Twitter, as it likes to profess upon login, is a conversation.
So we thought it would be a good idea to help you make your online Formula One chats even more enlightening and entertaining.
Often, the best tweets come from well-managed accounts that aren't necessarily directly involved with the sport.
However, we've paid respect to the professionals who acknowledge the importance of the lighter side of the sport.
So in this list, you'll find just one team among the throng of journalists, fans and organisations.
We'd love to hear your suggestions on what accounts you think we, and your fellow readers, should get following.
Oh, and while we're at it...
Your one-stop shop for official F1 news, features, Q&As and analysis—and that’s official in every sense of the word.
F1’s very own "proper" Twitter account might not have much in the way of character.
But quite often you’ll find that having the sport’s head honcho on your side to say “you, you’re being interviewed by the website now” means there are plenty of times when the Q&As will crop up at just the right time to speak to drivers who just don’t want to be spoken to.
Plus, there are highlights. Everyone likes highlights.
F1 Fanatic is a fantastic online resource which, for me, came into its own during the launches at the turn of the year, having pictures on the website before the launches themselves. A mighty fine effort.
The Twitter account is similarly insightful. Links to the site’s wide variety of content are tweeted throughout the day, as well as links to the odd humorous or entertaining YouTube video.
They are also not beyond retweeting other sources (Twitter’s a conversation after all), and they are also rather good at replying—not bad for an account with 56,000-plus followers.
This is an aggregated follower suggestion, more than anything else.
The lead @autosportnews account is where you’ll not miss a single story from arguably the world’s best dedicated motorsport news website, though you’ll need a subscription to access some of the Plus content.
Let’s face it, we all think (know, secretly) we’re better drivers than some of the F1 grid.
Who hasn’t set purple sectors around the streets of Monaco in a Marussia, for crying out loud?
So, B/R knows you’re eagerly anticipating October 3, and the latest instalment of Codemaster’s Formula 1 game.
Especially after they announced it would have a Classic element to it; now that’s awesome.
So, what better Twitter account for you than the official feed of the game. It’ll give you the latest teasers, news and other cool stuff regarding F1 2013.
Very, very cool.
A man known for different reasons in the F1 paddock depending on which side of the pond you’re watching on from.
Will Buxton worked as SPEED’s F1 pit-lane reporter before continuing the role with NBC when the channel gained the broadcast rights this year.
He’s also Formula One Management’s go-to GP2/GP3 commentator, feeder series podium presenter and bright-coloured trouser aficionado.
You’ll probably struggle to find a media professional quite so passionate in his praise or criticism—and that’s no bad thing.
In fact, it makes his Twitter-ing mighty entertaining.
One of the most affable men in the world of motorsport.
Peter Windsor is presenter of mega weekly vid-cast The Racer’s Edge, which is a dual partnership with F1 Racing magazine.
His F1 and media CV is remarkable—stints with Autocar, AUTOSPORT, F1 Racing and a host of broadcasters like Sky Sports, Fox and SPEED sandwich a time working with the Williams and Ferrari F1 teams.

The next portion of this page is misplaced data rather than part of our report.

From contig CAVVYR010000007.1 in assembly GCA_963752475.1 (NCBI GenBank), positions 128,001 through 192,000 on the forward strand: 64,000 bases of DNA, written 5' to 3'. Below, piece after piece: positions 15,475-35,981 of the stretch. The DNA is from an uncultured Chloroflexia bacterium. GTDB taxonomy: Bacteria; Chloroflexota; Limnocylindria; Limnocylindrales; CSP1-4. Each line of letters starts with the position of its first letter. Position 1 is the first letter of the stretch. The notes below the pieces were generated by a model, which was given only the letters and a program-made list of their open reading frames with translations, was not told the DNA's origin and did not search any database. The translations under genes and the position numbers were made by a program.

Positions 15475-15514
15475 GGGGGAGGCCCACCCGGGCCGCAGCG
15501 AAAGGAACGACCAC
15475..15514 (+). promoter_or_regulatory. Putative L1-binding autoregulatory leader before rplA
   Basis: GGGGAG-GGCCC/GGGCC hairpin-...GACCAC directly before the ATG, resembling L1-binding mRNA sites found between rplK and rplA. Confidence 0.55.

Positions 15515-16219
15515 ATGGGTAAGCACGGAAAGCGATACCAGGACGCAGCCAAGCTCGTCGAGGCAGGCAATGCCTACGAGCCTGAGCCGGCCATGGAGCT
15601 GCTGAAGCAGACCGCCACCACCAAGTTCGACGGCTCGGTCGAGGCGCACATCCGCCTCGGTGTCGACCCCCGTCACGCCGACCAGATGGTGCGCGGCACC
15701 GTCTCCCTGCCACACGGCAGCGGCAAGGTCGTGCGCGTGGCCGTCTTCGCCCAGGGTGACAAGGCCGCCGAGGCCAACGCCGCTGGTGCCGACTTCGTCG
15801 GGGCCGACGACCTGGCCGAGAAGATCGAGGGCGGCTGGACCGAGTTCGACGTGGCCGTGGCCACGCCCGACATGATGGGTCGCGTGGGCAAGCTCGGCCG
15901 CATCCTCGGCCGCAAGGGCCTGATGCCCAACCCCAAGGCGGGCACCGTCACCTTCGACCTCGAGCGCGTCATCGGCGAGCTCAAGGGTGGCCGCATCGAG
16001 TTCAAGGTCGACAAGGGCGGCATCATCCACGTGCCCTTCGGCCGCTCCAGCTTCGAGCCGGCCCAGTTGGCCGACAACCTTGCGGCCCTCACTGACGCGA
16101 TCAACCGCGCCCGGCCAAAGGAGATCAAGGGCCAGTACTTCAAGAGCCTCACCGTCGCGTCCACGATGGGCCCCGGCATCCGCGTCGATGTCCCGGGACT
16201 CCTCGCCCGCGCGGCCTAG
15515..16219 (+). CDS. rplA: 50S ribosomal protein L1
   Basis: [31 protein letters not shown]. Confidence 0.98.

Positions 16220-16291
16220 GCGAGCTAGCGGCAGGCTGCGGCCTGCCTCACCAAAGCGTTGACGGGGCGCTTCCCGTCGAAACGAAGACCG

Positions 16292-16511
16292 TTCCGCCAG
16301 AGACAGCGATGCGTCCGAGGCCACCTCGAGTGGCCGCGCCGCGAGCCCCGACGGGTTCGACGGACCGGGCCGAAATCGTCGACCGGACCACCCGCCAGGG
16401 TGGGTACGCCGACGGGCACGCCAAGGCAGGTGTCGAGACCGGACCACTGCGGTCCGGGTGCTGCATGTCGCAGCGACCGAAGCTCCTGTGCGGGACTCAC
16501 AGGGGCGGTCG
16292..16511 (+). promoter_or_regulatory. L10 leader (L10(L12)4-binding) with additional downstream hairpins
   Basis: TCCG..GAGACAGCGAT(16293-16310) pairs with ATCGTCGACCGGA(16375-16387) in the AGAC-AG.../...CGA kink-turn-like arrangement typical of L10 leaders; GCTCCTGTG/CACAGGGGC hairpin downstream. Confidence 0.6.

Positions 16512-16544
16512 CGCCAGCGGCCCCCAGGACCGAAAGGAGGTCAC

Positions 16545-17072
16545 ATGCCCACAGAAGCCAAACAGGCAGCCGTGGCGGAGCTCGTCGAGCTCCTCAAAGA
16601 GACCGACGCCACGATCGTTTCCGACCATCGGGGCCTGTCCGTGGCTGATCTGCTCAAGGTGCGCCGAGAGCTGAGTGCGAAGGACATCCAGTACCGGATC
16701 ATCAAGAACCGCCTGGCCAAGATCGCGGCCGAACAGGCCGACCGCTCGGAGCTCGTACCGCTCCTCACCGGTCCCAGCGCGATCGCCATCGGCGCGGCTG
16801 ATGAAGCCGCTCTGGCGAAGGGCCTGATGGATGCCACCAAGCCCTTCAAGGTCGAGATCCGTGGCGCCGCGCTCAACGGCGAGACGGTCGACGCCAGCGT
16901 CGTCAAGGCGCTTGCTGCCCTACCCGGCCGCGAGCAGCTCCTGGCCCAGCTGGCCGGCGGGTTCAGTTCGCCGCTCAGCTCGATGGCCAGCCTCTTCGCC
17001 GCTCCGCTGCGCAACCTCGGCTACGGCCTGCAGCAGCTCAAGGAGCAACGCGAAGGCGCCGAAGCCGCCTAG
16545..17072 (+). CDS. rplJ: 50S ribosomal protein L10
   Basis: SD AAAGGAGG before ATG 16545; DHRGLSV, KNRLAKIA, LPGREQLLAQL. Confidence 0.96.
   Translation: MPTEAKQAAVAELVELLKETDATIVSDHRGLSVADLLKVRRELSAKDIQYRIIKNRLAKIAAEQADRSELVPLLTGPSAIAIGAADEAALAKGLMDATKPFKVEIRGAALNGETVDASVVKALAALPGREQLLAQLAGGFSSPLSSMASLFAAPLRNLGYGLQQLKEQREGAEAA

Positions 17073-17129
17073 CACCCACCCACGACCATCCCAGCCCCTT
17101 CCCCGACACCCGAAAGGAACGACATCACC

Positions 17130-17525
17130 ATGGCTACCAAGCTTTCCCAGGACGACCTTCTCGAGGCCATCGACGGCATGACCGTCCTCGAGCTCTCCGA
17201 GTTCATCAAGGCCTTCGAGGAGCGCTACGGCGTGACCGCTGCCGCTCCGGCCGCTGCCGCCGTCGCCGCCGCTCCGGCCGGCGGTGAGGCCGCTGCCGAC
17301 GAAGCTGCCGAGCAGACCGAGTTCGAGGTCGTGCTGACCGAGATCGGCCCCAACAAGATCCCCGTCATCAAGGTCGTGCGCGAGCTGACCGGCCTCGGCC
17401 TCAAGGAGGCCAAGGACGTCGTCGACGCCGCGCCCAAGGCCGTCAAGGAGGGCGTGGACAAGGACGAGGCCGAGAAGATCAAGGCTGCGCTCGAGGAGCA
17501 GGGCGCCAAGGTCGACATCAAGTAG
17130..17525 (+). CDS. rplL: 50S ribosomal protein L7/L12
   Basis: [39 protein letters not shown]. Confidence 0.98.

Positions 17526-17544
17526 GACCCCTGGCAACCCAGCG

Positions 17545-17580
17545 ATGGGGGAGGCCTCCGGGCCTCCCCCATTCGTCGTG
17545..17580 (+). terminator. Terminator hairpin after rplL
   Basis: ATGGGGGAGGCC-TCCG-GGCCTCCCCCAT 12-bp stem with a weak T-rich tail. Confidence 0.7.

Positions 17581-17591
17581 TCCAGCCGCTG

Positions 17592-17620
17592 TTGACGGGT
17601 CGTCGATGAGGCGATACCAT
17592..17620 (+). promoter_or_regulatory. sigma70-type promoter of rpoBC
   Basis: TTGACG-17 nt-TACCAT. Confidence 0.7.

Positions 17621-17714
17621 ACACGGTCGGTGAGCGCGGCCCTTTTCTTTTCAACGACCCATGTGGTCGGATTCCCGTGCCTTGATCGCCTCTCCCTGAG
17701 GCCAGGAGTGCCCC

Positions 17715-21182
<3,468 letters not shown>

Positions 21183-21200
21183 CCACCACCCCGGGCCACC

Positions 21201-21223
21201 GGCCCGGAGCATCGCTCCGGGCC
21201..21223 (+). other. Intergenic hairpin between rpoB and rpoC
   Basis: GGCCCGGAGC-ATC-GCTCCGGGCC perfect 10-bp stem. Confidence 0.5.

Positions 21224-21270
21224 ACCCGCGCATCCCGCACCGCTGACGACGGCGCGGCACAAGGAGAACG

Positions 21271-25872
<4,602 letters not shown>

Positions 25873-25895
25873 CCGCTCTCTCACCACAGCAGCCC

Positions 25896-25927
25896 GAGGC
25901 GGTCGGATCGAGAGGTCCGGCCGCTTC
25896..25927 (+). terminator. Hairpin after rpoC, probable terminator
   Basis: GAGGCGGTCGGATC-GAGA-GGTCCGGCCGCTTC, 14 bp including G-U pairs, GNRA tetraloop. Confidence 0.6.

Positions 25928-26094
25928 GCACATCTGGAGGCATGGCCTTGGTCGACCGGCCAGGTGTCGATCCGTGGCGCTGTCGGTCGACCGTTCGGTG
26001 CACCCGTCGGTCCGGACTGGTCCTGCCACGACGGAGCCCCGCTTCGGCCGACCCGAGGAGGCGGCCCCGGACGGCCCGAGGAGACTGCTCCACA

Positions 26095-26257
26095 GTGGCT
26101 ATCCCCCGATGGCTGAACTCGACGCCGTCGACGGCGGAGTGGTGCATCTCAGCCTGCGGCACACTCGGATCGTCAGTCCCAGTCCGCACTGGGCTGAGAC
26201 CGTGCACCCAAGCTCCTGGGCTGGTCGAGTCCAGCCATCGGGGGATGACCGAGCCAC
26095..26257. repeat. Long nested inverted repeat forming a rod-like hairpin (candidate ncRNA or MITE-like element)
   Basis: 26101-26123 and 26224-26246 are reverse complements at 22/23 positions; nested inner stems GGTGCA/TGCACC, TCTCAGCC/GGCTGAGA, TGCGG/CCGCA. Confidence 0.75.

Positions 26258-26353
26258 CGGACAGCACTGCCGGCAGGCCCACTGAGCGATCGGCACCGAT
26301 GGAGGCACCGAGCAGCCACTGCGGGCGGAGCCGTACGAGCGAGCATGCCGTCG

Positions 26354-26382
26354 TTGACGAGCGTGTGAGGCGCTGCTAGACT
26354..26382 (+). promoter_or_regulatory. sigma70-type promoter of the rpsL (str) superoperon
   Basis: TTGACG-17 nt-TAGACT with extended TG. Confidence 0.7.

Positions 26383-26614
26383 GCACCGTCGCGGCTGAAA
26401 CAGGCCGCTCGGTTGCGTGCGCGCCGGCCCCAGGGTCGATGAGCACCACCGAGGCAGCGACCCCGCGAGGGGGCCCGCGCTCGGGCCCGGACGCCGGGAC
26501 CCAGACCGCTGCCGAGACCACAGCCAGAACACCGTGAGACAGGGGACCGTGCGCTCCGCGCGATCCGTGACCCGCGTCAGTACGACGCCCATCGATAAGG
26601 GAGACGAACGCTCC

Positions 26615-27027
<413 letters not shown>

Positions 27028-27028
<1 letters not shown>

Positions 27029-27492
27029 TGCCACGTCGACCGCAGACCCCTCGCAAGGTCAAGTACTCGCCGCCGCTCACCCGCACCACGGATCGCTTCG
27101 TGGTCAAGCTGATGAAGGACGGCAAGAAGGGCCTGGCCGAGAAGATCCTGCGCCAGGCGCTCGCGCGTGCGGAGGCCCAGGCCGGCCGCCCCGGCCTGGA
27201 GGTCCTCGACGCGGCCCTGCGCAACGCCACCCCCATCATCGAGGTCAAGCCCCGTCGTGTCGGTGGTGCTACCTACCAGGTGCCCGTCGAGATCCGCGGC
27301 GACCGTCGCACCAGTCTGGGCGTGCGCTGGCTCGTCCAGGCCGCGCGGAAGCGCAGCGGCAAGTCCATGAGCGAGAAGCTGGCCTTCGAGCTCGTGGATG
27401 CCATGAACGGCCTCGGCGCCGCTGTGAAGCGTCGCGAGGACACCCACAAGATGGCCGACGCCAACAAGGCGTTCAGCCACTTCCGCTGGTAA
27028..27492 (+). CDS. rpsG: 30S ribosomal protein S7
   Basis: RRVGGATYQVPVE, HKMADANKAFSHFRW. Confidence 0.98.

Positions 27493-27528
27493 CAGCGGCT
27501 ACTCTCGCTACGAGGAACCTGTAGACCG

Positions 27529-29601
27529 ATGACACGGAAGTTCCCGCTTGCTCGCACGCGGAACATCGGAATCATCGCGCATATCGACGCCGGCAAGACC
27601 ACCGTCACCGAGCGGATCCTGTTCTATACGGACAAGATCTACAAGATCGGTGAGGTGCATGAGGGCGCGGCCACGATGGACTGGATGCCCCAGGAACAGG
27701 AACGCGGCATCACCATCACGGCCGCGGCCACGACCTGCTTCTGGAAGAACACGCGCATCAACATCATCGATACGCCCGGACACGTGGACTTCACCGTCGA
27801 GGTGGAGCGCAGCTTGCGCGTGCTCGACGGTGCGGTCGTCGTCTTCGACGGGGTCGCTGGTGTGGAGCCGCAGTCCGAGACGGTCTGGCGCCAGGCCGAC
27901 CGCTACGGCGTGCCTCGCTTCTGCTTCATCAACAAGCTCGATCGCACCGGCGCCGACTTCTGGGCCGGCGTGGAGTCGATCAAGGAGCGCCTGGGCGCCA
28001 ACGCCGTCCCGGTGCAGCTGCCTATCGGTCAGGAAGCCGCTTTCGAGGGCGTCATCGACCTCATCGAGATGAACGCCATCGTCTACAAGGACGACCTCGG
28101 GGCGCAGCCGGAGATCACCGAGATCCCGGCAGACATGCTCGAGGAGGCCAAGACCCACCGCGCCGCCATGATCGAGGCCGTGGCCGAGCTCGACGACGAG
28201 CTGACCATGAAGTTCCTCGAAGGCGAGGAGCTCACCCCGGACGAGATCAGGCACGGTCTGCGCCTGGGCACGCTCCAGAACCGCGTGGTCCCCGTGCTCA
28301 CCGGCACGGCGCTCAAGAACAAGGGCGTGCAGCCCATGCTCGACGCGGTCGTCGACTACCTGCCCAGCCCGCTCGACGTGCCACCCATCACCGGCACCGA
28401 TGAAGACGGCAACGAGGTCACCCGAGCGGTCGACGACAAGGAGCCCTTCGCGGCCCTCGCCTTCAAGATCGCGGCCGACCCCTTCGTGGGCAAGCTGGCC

Expect more than just tweets about F1, and if you send him a message you can equally expect a polite response.
A top bloke, and a definite follow.
“I press the button. Yes, that button. Verified 100% Authentic Fake. [Location:] Race Control. Or at the Pub.”
As brilliant a bio as you can expect to find on a fake account of Formula 1’s Race Director.
Apart from generally being pretty hilarious during Grands Prix, it’s yet another account in which Twitter success (31,000 followers account) hasn’t gone to his fake, real, authentic profile head. So, replies aplenty on his timeline and good, solid F1 banter.
Even during events totally unrelated to F1.
This isn't the team account we mentioned earlier; that's still to come.
Red Bull's "spy" account comes in at No. 3 for entertainment value from an organisation which is actually quite...serious.
It can sometimes be rather sporadic as to when the account is particularly active, but it's well worth the wait.
It's full of sarcasm, humour and funny pictures of Christian Horner in various different places.
This account is a real Twitter gem.
Don’t try to go back through to see what it was like during the most recent Grand Prix, though, because you’ll find the 30,000-odd followers who message this profile will almost certainly have received a reply.
So you know you’ll be following a “Good Guy Twitter Profile.”
But in terms of the F1 content, a cheeky behind-the-scenes element will be added to your online Grand Prix coverage, with this fella’s access to team radio streams making every race a little less private for each team.
Which means you win, big time.
Romain Grosjean might not be behind it, but the Lotus F1 account is great
A lot of teams are very, very good on Twitter at utilising social networking with their fans.
McLaren (@McLarenF1, also well worth a follow) utilise “Social Fridays,” whereby they accept questions via Twitter and respond in one rather large online Q&A.
Marussia and Caterham send a lot of replies out to their fans, so kudos to them for interactions.
But Lotus are something a bit different. It’s almost rather tongue-in-cheek, their profile.
Each race gets its own memorable hashtag: such as #HungaroKings for, you guessed it, the Hungarian Grand Prix.
This absolutely brilliant reply to a dig from the Caterham boys sums up just why if you’re thinking of following a team on Twitter, it should be Lotus: